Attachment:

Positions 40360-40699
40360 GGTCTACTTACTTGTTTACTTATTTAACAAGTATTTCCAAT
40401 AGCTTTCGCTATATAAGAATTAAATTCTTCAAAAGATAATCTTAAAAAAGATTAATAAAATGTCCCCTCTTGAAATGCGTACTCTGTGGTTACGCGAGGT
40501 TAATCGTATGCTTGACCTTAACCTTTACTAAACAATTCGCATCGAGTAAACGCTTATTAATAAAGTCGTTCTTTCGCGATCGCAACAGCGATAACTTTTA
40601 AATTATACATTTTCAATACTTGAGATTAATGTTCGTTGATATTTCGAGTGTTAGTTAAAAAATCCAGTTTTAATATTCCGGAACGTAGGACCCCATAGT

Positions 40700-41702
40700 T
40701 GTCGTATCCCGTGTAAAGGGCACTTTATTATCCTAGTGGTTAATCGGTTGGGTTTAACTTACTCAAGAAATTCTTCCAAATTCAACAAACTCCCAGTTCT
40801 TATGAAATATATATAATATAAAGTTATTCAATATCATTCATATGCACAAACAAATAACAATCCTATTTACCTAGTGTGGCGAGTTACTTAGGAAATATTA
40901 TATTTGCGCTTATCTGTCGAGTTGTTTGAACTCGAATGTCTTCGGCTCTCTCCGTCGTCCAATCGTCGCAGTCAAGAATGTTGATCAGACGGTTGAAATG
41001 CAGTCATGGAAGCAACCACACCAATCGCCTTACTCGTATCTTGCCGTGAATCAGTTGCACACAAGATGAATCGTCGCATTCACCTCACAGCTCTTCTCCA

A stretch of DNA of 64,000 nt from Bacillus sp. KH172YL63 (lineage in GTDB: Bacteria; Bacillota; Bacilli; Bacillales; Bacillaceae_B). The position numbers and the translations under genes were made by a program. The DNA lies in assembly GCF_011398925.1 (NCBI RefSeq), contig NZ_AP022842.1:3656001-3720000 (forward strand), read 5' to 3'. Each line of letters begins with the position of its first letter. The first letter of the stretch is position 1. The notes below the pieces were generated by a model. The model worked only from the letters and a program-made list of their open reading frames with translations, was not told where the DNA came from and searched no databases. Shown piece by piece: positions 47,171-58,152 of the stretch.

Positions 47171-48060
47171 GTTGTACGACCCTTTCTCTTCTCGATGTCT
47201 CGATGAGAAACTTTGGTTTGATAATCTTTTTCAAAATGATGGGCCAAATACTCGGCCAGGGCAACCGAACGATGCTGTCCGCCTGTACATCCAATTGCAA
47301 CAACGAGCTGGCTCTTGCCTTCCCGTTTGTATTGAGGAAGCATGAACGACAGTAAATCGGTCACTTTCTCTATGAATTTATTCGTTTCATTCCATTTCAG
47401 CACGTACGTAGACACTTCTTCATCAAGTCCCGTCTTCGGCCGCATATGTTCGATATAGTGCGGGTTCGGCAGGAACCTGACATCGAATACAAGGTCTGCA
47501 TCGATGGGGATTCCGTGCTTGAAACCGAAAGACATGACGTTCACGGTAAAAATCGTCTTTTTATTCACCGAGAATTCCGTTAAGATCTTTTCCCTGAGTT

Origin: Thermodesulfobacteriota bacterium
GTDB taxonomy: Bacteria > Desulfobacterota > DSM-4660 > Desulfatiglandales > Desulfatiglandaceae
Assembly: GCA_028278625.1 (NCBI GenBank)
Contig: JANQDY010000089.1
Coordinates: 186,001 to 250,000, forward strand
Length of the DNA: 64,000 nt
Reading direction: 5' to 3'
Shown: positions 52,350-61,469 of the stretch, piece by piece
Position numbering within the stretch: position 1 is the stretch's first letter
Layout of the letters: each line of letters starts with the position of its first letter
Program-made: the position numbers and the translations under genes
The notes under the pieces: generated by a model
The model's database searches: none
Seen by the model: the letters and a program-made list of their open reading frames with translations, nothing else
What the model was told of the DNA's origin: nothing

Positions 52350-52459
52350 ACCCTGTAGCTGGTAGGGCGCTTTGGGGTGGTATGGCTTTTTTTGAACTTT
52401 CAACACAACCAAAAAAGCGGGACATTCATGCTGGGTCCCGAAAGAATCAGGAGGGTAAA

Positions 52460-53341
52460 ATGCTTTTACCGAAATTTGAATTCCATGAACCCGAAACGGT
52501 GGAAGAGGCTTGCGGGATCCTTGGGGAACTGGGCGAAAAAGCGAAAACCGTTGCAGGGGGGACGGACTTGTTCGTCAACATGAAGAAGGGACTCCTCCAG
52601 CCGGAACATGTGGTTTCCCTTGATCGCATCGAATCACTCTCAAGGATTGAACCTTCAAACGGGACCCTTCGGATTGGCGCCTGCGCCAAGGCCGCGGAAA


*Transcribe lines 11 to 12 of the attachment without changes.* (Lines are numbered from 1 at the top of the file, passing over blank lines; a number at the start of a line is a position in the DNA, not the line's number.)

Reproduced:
41001 CAGTCATGGAAGCAACCACACCAATCGCCTTACTCGTATCTTGCCGTGAATCAGTTGCACACAAGATGAATCGTCGCATTCACCTCACAGCTCTTCTCCA

A stretch of DNA of 64,000 nt from Bacillus sp. KH172YL63 (lineage in GTDB: Bacteria; Bacillota; Bacilli; Bacillales; Bacillaceae_B). The position numbers and the translations under genes were made by a program. The DNA lies in assembly GCF_011398925.1 (NCBI RefSeq), contig NZ_AP022842.1:3656001-3720000 (forward strand), read 5' to 3'. Each line of letters begins with the position of its first letter. The first letter of the stretch is position 1. The notes below the pieces were generated by a model. The model worked only from the letters and a program-made list of their open reading frames with translations, was not told where the DNA came from and searched no databases. Shown piece by piece: positions 47,171-58,152 of the stretch.